Since Dr. Mortazavi published his groundbreaking research entitled “Mapping and Quantifying Mammalian Transcriptomes by RNA-Seq” in Nature Methods in 2008, RNA-seq has evolved rapidly and revolutionized biological research, drug development and clinical diagnostics. 2018 is the 10-year anniversary of RNA-seq, and it’s the right time to look back and look forward.

11:30 LCA: A Robust and Scalable Algorithm to Reveal Subtle Diversity in Large-Scale Single-Cell RNA Sequencing Data

Xiang Chen, PhD, Assistant Member, Department of Computational Biology, St. Jude Children’s Research Hospital

We developed Latent Cellular Analysis (LCA), a machine learning based single-cell RNA sequencing (scRNA-seq) analytical pipeline that combines similarity measurement by latent cellular states and a graph based clustering algorithm featuring dual-space model search for both the optimal number of subpopulations and the informative cellular states distinguishing them. LCA has proved to be robust, accurate and powerful by comparison to multiple state-of-the-art computational methods on large-scale real and simulated scRNA-seq data.

12:00 pm Presentation to be Announced

 

12:15 RSEQREP: An Open-Source Cloud-Enabled Framework for Reproducible RNA-Seq Data Processing, Analysis & Result Reporting

Johannes Goll, Director, Bioinformatics, The Emmes Corporation

RSEQREP (RNA-Seq Reports) is a new open-source cloud-enabled framework that allows researchers to execute start-to-end RNA-Seq analysis to characterize transcriptomics changes in human cells following treatment. It outputs dynamically generated reports using R and LaTeX. We provide results for a published RNA-Seq study to characterize transcriptomics changes following influenza vaccination.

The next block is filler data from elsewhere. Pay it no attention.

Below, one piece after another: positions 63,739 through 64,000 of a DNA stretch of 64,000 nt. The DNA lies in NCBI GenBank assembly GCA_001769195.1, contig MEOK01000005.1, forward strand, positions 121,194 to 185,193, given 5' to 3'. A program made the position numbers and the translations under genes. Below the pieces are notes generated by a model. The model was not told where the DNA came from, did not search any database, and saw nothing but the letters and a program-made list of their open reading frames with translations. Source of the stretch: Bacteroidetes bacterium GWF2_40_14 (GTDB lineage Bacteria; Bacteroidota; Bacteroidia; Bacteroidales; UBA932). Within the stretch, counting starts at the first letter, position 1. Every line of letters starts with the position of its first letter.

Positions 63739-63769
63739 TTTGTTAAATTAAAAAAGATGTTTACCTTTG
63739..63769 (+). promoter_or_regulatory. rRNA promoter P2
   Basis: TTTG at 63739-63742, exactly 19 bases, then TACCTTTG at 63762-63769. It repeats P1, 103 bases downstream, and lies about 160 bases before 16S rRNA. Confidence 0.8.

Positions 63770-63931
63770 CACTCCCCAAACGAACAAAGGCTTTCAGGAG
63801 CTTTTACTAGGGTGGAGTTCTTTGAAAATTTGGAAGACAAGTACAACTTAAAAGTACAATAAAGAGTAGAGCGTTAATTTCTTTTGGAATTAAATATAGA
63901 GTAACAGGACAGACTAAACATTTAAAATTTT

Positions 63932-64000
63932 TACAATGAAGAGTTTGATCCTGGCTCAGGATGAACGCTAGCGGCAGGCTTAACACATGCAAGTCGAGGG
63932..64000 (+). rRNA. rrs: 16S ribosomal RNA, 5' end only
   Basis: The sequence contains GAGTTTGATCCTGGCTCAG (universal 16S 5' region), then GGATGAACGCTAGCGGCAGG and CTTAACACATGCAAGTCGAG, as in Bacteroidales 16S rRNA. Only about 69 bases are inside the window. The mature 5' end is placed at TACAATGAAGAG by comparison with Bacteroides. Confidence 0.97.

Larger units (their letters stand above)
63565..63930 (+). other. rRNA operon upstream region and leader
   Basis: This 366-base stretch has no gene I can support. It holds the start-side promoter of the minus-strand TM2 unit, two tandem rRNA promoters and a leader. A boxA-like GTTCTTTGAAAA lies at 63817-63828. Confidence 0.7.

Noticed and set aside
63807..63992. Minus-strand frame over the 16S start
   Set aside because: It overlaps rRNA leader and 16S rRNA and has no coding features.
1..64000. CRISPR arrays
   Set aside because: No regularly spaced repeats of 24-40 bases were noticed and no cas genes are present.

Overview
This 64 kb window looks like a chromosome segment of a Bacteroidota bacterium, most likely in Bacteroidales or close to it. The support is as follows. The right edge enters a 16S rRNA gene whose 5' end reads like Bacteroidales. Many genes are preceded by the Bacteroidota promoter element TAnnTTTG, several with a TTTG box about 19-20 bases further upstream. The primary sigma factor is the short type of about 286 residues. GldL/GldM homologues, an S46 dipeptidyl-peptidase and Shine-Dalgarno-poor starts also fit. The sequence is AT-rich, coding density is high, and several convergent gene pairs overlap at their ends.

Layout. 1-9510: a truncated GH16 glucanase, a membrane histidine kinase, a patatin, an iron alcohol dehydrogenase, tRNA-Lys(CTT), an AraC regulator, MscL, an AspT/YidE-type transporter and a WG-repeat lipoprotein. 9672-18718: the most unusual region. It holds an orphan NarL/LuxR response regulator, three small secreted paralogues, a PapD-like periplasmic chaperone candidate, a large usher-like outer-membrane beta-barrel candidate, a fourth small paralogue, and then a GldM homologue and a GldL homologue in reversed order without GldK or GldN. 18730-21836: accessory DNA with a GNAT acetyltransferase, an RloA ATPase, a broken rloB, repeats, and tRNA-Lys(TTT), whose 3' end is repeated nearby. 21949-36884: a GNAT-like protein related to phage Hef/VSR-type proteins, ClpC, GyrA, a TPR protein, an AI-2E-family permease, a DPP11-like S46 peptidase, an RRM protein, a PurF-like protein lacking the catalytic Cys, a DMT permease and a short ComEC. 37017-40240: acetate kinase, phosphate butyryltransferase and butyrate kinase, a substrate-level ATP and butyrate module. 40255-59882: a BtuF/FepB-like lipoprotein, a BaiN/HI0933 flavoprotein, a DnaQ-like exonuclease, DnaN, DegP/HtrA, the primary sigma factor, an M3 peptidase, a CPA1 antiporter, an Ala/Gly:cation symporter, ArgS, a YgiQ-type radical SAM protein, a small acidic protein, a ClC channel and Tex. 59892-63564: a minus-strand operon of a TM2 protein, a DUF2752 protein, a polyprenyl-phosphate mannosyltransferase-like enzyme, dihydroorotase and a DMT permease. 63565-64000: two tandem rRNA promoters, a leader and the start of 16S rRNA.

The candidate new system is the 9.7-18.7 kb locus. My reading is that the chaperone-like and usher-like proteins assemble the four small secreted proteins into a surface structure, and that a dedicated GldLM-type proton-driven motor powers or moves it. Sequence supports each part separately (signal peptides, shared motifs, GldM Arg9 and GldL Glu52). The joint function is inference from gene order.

12:30 Session Break

WuXi_Nextcode_notagline12:40 Luncheon Presentation I: Querying of 100k Genomes Using Google Cloud

Hákon Gudbjartsson, PhD, Chief Informatics Officer, WuXi NextCODE

Hákon Gudbjartsson will demonstrate the power of the GOR database in real time. GORdb is used to organize, mine and share massive genome datasets, providing a global architecture for the largest precision medicine efforts worldwide. It’s designed to enable fast, computationally-efficient use of sequence data, and allows for the query and application of data in the context of reference sets.

1:10 Luncheon Presentation II (Sponsorship Opportunity Available) or Enjoy Lunch on Your Own

1:40 Session Break

OPTIMIZING GENE BASES WITH CODON USAGE

1:50 Chairperson’s Remarks

Leonard Lipovich, PhD, Associate Professor with Tenure, Center for Molecular Medicine and Genetics, Wayne State University

1:55 Analysis of Codon Optimized Therapeutic Proteins Using Ribosome Profiling

Chava Kimchi-Sarfaty, PhD, Research Chemist, Principal Investigator, OTAT Acting Deputy Associate Director for Research, Division of Plasma Protein Therapeutics, Office of Tissues and Advanced Therapies, FDA | CBER | OTAT